European democracies in turmoil?
In the run-up to the European elections in May 2019 and the recent departure of Budapest-based Central European University (CEU), important present-day global thinker and CEO president Michael Ignatieff will take stock of the current state of European democracies.
This month CEU decided to move its offices across the former Iron Curtain to Vienna. After a long-running crackdown of the authorities in Hungary against the university, CEU’s position became untenable. The university is kicked out of Hungary. Together with Michael Ignatieff, CEU President, internationally renowned philosopher and former-politician, we will delve into challenges European democracies face. What does this move of CEU say about democracy in Europe and the future of former Iron Curtain countries?
How does the CEU’s lost battle relate to the current state of affairs in Europe? With the European elections on its way we speak with CEU President Ignatieff about the rise of illiberal democracies in Europe and why the future of Europe is hanging in the balance.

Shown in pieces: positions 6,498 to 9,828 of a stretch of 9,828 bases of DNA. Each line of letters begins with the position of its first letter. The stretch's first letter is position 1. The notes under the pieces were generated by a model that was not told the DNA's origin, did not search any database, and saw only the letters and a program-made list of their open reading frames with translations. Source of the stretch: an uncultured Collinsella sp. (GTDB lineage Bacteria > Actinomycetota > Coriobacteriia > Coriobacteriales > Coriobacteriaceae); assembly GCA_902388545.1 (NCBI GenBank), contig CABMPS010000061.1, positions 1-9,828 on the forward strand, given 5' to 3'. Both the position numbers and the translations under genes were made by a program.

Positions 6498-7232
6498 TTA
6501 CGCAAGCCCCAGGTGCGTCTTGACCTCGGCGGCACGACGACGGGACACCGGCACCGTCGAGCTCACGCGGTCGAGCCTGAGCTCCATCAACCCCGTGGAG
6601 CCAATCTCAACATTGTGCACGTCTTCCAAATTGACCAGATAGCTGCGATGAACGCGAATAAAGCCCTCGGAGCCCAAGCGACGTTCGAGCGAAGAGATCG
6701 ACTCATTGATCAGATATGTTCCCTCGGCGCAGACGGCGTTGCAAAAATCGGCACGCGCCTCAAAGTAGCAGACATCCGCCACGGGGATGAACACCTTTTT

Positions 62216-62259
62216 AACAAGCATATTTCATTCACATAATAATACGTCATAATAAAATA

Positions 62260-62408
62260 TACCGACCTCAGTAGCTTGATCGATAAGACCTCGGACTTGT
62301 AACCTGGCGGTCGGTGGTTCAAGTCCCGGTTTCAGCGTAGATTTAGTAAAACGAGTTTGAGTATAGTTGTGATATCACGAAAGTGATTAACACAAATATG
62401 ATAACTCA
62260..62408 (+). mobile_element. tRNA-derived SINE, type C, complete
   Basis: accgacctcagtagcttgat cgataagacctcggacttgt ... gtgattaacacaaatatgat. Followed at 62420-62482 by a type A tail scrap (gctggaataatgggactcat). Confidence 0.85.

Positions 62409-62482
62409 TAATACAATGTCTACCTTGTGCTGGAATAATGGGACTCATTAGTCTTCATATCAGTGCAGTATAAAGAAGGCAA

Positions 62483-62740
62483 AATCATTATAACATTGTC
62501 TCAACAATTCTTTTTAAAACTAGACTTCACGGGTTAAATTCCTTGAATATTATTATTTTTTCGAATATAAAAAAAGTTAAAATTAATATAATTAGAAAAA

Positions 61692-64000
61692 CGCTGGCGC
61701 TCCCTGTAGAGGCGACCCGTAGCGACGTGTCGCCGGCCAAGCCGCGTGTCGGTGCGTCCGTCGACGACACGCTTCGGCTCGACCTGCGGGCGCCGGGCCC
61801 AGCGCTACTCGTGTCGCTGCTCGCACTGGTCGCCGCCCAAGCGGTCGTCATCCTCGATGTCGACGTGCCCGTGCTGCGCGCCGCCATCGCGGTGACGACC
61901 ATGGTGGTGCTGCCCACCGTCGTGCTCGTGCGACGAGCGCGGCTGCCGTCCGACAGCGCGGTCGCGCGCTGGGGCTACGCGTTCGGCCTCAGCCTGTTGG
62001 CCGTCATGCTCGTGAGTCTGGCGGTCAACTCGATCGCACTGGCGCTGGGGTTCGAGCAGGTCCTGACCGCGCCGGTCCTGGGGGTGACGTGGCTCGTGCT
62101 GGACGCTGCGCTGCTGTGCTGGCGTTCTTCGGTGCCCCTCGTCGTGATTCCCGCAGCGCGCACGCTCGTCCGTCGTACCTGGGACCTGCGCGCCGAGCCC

Tinneke Beeckman, Belgian philosopher and author, will give an introduction to Ignatieff’s talk . In her book Macht en Onmacht (Power and Powerlessness) Beeckman discusses themes as democracy, truth and victimization. She writes about a despair in society and the lack of critical thinking in recent years.
CEU – battle for academic freedom
After 25 years of operation in Budapest, Ignatieff announced in December 2018 CEU’s forced move to Vienna. The university, founded in 1991 by US-Hungarian philanthropist George Soros to encourage a free and open society, has been facing criticism since the first government of Viktor Orbán in 1998-2002. After a long fight with Orbán’s authorities the CEU decided to leave the country. It’s the first time ever, a university is forced out of a EU member state. Ignatieff called it ‘a dark day for freedom’.